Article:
When Zorba returned one evening, he asked me anxiously:
'Is there a God - yes or no? What d'you think, boss? And if there is one - anything's possible - what d'you think he looks like?'
I shrugged my shoulders.
'I'm not joking, boss. I think of God as being exactly like me. Only bigger, stronger, crazier. And immortal, into the bargain. He's sitting on a pile of soft sheep-skins and his hut's the sky. It isn't made out of old petrol-cans, like ours is, but clouds. In his right hand he's holding not a knife or a pair of scales - those damned instruments are meant for butchers and grocers - no, he's holding a large sponge full of water, like a rain-cloud. On his right is Paradise, on his left Hell. Here comes a soul; the poor little thing's quite naked, because it's lost its cloak - it's body, I mean- and it's shivering. God looks at it, laughing up his sleeve, but he plays the bogy man: "Come here," he roars, "come here, you miserable wretch!"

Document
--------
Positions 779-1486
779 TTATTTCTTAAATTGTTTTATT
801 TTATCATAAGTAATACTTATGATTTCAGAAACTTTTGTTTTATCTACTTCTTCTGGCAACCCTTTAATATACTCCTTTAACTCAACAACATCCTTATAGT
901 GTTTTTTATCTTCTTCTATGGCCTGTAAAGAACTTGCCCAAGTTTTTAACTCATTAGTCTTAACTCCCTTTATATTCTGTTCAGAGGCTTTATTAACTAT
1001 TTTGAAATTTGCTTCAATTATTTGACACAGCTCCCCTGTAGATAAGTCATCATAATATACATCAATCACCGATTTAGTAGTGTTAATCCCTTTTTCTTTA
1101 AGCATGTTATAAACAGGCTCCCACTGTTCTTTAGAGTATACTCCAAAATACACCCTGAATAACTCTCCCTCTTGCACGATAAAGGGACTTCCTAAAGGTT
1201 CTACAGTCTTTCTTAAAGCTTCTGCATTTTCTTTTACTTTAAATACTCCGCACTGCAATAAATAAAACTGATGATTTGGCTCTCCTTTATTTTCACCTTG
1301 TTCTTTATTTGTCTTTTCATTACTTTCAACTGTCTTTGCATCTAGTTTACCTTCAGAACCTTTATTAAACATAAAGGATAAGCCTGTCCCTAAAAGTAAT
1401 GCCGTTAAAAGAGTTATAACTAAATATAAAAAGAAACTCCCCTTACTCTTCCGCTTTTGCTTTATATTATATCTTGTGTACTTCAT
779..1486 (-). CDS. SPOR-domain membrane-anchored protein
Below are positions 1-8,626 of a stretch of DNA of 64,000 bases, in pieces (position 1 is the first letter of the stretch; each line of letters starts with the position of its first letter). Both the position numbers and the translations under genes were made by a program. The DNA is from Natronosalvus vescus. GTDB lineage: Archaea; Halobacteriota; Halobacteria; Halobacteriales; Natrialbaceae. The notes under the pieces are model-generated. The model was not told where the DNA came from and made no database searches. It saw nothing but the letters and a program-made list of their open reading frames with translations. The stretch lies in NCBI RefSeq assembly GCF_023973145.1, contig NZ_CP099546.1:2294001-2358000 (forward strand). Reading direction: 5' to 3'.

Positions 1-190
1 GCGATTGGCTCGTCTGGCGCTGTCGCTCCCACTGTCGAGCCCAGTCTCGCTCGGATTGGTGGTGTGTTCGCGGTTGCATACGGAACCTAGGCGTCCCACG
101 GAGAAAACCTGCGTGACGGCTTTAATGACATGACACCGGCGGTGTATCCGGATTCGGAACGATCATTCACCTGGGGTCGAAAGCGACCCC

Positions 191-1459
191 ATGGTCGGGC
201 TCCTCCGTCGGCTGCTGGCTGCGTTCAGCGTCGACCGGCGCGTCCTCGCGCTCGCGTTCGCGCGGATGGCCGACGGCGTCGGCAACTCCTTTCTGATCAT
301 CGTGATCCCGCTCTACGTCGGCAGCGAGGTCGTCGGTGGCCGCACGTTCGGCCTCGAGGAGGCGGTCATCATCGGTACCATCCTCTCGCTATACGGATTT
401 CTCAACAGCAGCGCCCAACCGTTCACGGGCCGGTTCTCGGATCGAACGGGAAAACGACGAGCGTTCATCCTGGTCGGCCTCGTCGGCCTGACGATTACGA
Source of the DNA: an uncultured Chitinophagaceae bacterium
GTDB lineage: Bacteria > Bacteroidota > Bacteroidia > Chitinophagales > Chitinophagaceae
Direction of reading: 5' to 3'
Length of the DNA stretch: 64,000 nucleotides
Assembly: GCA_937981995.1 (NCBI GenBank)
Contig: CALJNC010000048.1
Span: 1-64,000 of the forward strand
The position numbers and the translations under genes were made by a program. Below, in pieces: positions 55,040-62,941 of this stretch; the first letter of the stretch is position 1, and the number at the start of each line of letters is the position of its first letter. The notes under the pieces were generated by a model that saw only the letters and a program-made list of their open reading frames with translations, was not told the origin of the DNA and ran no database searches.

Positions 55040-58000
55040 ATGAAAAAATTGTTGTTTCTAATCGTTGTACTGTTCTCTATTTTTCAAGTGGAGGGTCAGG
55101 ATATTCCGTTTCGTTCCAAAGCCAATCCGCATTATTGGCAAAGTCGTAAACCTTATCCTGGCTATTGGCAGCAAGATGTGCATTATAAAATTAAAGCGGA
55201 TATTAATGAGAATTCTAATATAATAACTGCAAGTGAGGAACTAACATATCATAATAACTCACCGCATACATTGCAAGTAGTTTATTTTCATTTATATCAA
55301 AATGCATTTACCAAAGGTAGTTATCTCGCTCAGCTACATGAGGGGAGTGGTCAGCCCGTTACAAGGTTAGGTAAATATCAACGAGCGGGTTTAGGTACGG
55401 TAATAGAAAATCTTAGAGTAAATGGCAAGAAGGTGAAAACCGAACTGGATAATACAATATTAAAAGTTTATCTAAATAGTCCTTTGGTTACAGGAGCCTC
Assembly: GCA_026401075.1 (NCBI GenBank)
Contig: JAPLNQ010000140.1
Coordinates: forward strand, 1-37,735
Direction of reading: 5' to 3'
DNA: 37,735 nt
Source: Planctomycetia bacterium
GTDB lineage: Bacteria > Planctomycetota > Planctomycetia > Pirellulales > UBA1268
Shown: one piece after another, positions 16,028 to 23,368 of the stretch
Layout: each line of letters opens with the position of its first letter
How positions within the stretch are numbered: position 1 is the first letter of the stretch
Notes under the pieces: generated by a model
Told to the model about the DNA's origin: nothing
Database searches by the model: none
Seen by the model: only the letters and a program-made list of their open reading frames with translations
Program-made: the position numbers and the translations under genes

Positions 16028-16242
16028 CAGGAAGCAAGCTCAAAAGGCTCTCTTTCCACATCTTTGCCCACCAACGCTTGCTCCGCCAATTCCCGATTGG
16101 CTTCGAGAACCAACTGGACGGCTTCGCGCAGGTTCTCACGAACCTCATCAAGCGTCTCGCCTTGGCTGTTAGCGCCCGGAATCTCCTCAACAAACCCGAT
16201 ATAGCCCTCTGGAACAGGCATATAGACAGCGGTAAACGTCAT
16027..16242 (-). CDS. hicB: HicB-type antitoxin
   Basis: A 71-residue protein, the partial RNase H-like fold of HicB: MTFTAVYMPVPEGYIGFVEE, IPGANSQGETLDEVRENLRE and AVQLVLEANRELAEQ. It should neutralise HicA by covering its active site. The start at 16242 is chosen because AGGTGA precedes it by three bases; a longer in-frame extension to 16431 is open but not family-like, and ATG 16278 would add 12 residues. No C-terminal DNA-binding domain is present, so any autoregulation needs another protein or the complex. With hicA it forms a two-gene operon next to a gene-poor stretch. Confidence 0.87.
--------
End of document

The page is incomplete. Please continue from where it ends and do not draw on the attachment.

"And he begins his questioning. The naked soul throws itself at God's feet. "Mercy!" it cries. "I have sinned." And away it goes reciting its sins. It receites a whole rigmarole and there's no end to it. God thinks this is too much of a good thing. He yawns. "For heaven's sake stop!" he shouts. "I've heard enough of all that!" Flap! Slap! a wipe of the sponge, and he washes out all the sins, "Away with you clear out, run off to Paradise!" he says to the sou. "Peterkin, let this poor little creature in, too!"
Nikos Kazantzakis, Zorba the Greek, Carl Widman (trad), faber and faber (2005)
A imagem é do filme inspirado no livro, Alexis Zorba, de 1964